More than 70 Columbia faculty members have signed a letter thanking university president Lee Bollinger for expressing opposition ahead of an undergraduate student referendum next month calling on the university to divest from companies doing business in Israel.
The 74 faculty members, as of Monday, signed the open letter—organized by the Academic Engagement Network (AEN)—to applaud "Bollinger's forceful and unequivocal declaration against bigotry and prejudice, which are intolerable, as he said, when directed against any group, especially within a university."
"We applaud our president's condemnation of anti-Semitism in all its many forms," they continued. "We also support his principled opposition to the rhetoric and activism of the BDS movement, which singles out and applies a double standard to Israel and often manifests itself as an attack on Jewish identity."
In a March 6 statement, Bollinger called the BDS movement "controversial," and that it's "a process of mentality that goes from hard-fought debates about very real and vital issues to hostility and even hatred toward all members of groups of people simply by virtue of a religious, racial, national or ethnic relationship. This must not happen."
The president also said "it's wrong" for Jews to be targeted by anti-Semitism.
"As faculty across all ranks who research and teach on the Columbia campus, we are committed to fostering a learning community that respects free inquiry, intellectual engagement, and open exchange," stated the letter signatories. "We believe that our [u]niversity thrives on debate and dissent over contentious local, national, and global issues and challenges."
'A long history of pro-BDS activity'
Pro-Israel groups applauded the faculty signatures.
"It is important and unprecedented that pro-Israel professors are voicing their opinions, and it only shows how far the anti-Israel groups at Columbia went, to make it unbearable even for faculty," Ofir Dayan, president of the Columbia branch of Students Supporting Israel, told JNS. "We also thank president Bollinger for his strong statement and hope it will be followed by actions designed to restore the Jewish community's faith in Columbia, and to make Jewish and pro-Israel students feel safer on their campus.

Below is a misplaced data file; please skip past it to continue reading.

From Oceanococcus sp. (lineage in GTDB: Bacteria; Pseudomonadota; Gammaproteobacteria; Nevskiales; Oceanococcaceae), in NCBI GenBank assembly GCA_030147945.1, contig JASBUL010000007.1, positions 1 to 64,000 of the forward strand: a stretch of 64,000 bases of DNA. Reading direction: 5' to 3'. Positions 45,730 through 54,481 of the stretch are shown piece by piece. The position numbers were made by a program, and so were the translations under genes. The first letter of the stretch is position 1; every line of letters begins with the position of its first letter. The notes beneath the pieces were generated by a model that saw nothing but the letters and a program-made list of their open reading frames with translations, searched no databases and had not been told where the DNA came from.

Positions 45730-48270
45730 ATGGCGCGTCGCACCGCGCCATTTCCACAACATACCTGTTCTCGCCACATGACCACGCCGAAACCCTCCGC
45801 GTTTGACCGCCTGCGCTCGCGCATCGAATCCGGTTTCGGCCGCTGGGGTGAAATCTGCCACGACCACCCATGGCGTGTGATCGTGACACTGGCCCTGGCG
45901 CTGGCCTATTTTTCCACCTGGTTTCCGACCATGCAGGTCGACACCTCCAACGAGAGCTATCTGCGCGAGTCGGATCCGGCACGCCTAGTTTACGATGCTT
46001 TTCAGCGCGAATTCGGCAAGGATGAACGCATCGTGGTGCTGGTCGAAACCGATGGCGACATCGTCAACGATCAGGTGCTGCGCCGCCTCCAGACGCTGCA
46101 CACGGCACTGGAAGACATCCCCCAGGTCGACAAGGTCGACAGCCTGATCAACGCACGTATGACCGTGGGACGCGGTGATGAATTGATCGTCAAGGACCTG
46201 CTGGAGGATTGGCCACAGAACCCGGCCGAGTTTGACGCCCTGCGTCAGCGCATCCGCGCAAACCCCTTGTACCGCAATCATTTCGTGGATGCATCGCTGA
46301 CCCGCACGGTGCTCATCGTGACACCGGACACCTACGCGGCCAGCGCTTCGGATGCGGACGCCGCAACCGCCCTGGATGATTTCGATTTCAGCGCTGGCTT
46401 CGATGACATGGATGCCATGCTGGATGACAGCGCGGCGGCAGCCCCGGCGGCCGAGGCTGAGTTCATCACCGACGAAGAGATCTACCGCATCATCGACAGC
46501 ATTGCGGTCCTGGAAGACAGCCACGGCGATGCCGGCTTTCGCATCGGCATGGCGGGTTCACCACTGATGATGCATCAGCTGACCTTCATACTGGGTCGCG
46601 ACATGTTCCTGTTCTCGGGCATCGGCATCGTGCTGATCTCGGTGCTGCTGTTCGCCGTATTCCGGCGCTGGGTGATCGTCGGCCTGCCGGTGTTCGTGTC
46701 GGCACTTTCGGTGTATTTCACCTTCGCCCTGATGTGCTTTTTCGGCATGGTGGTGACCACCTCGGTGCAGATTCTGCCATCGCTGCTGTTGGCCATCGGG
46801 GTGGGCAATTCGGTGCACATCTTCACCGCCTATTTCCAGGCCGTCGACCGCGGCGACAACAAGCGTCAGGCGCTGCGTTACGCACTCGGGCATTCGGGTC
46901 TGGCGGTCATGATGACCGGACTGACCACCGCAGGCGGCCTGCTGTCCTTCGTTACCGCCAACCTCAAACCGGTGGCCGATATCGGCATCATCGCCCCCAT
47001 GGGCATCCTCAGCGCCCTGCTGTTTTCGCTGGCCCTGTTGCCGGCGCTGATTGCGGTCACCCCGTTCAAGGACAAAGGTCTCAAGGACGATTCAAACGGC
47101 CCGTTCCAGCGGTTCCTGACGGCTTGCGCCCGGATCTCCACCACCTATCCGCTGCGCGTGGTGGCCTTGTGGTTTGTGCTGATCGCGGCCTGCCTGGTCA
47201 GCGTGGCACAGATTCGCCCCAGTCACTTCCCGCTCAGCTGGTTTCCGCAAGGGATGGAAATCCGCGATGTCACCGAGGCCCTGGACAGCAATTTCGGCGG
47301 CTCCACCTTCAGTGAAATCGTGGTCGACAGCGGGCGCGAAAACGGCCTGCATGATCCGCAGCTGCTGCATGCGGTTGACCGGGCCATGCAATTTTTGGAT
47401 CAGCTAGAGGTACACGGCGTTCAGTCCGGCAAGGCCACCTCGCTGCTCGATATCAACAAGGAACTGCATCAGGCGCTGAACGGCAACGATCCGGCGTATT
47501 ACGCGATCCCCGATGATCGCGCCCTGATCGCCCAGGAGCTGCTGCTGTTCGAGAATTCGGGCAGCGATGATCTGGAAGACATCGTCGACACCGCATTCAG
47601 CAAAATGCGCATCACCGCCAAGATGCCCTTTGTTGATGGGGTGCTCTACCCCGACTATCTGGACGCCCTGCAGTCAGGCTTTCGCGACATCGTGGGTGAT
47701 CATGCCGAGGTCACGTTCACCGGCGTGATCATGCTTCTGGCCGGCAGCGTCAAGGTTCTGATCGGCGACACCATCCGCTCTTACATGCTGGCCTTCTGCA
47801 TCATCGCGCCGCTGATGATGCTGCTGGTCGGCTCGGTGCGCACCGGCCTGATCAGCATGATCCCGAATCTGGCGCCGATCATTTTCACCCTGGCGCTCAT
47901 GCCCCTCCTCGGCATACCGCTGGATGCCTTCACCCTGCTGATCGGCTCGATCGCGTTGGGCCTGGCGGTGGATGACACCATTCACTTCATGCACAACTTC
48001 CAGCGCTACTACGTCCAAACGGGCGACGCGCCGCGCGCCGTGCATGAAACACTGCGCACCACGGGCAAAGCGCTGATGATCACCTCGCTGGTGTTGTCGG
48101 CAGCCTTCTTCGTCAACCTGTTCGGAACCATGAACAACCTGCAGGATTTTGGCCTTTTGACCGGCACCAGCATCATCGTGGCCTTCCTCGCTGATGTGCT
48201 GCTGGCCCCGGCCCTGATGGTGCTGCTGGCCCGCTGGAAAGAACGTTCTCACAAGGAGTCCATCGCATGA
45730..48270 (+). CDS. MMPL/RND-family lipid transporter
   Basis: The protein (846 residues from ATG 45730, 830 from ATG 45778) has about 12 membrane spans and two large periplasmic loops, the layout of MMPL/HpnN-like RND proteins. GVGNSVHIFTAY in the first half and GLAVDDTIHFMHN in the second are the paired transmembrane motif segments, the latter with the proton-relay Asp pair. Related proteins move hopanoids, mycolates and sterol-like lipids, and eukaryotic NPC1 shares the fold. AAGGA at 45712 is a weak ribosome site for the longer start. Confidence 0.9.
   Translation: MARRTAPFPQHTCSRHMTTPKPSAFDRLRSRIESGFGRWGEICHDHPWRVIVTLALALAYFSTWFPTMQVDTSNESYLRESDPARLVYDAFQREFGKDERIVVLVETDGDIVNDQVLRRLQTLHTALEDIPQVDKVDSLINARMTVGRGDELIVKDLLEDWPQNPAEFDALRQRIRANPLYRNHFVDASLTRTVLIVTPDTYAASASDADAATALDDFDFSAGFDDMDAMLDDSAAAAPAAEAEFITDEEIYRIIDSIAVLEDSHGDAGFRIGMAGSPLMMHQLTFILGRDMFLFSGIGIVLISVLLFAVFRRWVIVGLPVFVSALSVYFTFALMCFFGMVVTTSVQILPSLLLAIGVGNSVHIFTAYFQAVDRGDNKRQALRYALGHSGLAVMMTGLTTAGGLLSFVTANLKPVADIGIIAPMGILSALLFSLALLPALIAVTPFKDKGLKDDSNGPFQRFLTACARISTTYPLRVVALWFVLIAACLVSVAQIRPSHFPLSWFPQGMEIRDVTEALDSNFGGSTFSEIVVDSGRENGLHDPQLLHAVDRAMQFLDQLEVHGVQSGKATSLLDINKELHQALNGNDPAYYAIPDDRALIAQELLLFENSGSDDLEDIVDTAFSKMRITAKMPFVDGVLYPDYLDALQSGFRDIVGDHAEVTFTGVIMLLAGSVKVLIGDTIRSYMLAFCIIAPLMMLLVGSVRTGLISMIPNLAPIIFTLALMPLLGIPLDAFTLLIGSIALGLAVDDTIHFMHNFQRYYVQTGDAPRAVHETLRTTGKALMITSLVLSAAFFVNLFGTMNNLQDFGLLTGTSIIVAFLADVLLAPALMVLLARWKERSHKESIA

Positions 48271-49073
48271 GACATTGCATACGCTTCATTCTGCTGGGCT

"It is very encouraging to see faculty joining students who are fighting back against the upcoming BDS referendum," StandWithUs co-founder and CEO Roz Rothstein told JNS. "Clearly, President Bollinger understands the dangerous bigotry contained within BDS campaigns."
CAMERA's Hali Haber told JNS "it's very heartening to see academics standing up against the BDS campaign at Columbia. The students we help need the support of faculty—too many of whom turn a blind moral eye to the anti-Semitic movement that is BDS. Some even promote anti-Zionism in the classroom."
Scholars for Peace in the Middle East executive director Asaf Romirowsky emailed JNS that while it was "encouraging" that Bollinger condemned anti-Semitism on Columbia's campus, "it is hardly enough."
"Columbia has a long history of pro-BDS activity going back to the days of the late Palestinian intellectual Edward Said, where he taught from 1963 to 2003," explained Romirowsky. "Said was a leading figure in the creation of the ruling intellectual paradigm in academic area studies (especially Middle East studies), which is called postcolonial theory.
"In that context, Said equated academics who support American foreign policy with the 19th-century European intellectuals who allegedly propped up racist colonial empires. A core premise of postcolonial theory is that it is immoral for a scholar to put his knowledge of foreign languages and cultures at the service of American power."
AEN executive director Miriam Elman told JNS, "within 72 hours of being released, the open letter has circulated widely and now has over 70 signatories. That's a significant number if you consider the fact that faculty are being asked to consider this while understandably focused on other pressing matters, like a pandemic and the virtual shut down of the campus. What's significant about the current list, which will soon be made public, is the number of senior faculty who have signed on, including endowed chairs, former administrators and full professors."